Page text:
Relaciones Internacionales – Comunicación Internacional

The democratic challenge in Europe

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«European austerity  policies have destroyed a generation», says Prof. Noam Chomsky in this voxEUROPP episode on politics in Eastern Europe and the European response to the crisis. Anne Applebaum, LSE’s 2012-2013 Philippe Roman Chair in History and International Affairs, speaks about the overreaching effects of ‘Putinism’ on Russia’s economic system and democratic processes. Romanian Expert and LSE PhD student, Clara Volintiru, discusses the referendum on the country’s presidency and whether or not the EU could do more to support democracy in the country.

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Presented by Chris Gilson. Produced by Cheryl Brumley. Other Contributors: Stuart Brown, Anne Applebaum, Clara Volintiru, Noam Chomsky. Music and sound came courtesy of the following users at bebeto (loop022); suonho (memorymoon-pad and abstract-electrofunkbreak); and the following users from the Megatroid (Ego Grinding — CC-BY-NC-SA); Broke for Free (As Colorful As Ever — BY-NC). Published 21st March 2012.


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  3. Five minutes with Noam Chomsky – “Europe’s policies make sense only on one assumption: that the goal is to try and undermine and unravel the welfare state.”
voxEUROPP Episode 2: Eastern Europe and Democracy – with Noam Chomsky, Clara Volintiru and Anne Applebaum 

Used to bring all our attention to others’ deficits or sins, forgetting that no democracy is perfect, it is encouraging to find studies like  Democratic Control in the Member States of the European Council and the Euro zone summit, initiative of the EU Commission’s Directorate General for Internal Policies. Following is the executive summary of the report, published on 2013.


This study follows a unique design based on the one hand on a questionnaire filled in by  experts of all Member States,  and on the other hand on in -depth reports focused on a  sample of 12 Member States.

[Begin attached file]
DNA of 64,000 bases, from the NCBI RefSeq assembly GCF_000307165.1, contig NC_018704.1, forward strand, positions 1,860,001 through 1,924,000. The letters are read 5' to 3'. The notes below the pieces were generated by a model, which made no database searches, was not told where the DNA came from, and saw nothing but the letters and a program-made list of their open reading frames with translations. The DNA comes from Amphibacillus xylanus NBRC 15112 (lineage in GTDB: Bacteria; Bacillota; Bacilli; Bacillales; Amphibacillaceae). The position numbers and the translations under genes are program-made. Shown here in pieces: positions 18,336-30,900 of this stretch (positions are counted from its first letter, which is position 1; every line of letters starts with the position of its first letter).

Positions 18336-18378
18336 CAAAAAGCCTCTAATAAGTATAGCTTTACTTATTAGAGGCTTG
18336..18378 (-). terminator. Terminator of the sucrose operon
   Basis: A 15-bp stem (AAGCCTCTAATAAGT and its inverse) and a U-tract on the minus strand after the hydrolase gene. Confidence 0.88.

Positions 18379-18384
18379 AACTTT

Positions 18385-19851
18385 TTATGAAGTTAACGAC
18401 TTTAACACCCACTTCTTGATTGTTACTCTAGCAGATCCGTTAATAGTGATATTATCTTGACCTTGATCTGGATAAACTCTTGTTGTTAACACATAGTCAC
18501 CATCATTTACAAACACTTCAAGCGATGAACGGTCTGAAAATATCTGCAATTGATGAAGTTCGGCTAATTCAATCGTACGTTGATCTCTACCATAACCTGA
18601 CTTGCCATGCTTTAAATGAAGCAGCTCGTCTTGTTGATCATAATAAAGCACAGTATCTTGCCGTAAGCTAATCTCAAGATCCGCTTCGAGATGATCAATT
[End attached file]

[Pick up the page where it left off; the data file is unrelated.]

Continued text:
Part 1 presents the context of the study: Eu ropean Council meetings and Euro summits  play an increasingly important role in the governance of the European Union, especially in  the context of the ongoing financial and economic crisis. Those meetings appear to be  difficult to control for national parliaments both because they are behind closed doors  and because the adaptation of national parliaments to Europe was not fitted for that purpose.

Regarding national parl iaments’ adaptation to the EU, part 1 presents two kind of rankings based on formal rights and actual  practices, as well as six theoretical models  about what could be the role  of national parliaments vis- à-vis the European Council.In part 2, the existing rules related to the  parliamentary control of the European Council  are first presented. In a majority of Member States, there are formal rules mentioning explicitly the parliamentary control over the European Council. In all cases those rules are focused on securing information about the summits. In some cases, they also allow parliaments to give opinions and even mandates.

By contrast, very few specific rules about Euro summits are to be found. Logically, parliaments that are generally regarded as Europeanised have been granted important rights related to the European Council and make use of them before European Council meetings. Yet, many parliaments are also active after the summits and this is not limited to those that are considered the most Europeanised.

Those differences indicate that there are indeed several patterns of parliamentary control as far as European Council meetings are concerned. On the basis of three criteria (timing, locus, and significance of parliamentary control), seven different models have been distilled as indicated by the synthesis presented on the following pageThose models differ not only in the level of involvement (from Romania to Denmark) but also in the purpose of parliamentary control: influence, public debate, expert discussion or government accountability.


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